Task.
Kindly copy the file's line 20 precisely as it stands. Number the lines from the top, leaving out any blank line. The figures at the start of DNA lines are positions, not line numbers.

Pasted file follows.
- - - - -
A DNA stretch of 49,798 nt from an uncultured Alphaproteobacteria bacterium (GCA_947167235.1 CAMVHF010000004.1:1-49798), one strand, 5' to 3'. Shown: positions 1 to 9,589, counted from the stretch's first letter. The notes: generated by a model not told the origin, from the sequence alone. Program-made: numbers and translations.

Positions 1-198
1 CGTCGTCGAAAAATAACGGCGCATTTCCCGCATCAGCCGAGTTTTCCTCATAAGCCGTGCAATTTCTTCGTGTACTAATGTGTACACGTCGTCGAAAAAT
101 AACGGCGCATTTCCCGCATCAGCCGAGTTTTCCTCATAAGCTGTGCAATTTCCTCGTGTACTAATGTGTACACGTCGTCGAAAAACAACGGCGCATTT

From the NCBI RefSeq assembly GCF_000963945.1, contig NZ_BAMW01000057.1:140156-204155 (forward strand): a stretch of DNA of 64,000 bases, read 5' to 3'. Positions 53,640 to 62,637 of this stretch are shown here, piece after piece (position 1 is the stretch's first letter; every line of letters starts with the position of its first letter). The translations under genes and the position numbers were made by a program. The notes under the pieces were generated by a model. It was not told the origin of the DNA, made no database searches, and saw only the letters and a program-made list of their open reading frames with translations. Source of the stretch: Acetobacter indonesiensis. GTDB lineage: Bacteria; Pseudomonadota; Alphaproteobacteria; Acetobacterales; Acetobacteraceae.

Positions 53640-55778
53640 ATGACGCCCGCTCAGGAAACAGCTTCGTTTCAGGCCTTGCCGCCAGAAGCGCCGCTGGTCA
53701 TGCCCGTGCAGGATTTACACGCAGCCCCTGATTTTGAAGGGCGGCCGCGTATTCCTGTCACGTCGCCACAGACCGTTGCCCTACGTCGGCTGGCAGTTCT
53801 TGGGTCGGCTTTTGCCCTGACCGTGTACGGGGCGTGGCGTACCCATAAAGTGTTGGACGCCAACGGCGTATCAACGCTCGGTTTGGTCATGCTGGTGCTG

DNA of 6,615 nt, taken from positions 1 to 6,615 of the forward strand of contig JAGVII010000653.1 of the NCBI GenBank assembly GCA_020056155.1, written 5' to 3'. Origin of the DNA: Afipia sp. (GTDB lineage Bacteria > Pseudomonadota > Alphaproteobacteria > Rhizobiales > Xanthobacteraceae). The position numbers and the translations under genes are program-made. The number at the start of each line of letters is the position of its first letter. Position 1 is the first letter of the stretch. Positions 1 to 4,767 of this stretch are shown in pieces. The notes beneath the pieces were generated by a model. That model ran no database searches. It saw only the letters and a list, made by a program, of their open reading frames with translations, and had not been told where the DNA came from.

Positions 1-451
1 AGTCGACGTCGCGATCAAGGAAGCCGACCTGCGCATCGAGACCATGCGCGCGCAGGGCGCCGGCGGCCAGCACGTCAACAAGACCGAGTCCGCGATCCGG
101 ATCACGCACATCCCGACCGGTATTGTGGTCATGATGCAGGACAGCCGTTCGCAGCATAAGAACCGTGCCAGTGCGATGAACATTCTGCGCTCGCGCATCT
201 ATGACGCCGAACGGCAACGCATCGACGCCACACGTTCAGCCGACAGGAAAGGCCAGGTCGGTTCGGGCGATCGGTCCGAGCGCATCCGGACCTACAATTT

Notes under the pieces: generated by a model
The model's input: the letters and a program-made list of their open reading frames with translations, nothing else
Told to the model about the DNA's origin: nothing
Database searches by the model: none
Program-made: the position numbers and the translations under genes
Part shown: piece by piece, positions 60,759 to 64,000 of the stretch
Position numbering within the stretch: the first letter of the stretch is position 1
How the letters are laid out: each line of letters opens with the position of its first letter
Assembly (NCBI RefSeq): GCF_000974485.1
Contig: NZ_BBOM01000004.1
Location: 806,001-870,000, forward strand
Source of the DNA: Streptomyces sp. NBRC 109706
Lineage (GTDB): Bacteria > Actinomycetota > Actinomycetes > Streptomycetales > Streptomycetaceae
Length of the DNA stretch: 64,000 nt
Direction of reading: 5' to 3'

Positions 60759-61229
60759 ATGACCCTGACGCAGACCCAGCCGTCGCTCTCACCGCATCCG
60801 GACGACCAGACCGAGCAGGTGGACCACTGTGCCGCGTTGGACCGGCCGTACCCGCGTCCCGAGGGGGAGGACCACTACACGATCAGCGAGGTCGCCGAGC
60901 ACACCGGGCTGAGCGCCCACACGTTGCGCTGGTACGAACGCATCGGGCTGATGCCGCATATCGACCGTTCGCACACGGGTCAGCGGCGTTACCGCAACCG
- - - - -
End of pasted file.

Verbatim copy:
Part shown: piece by piece, positions 60,759 to 64,000 of the stretch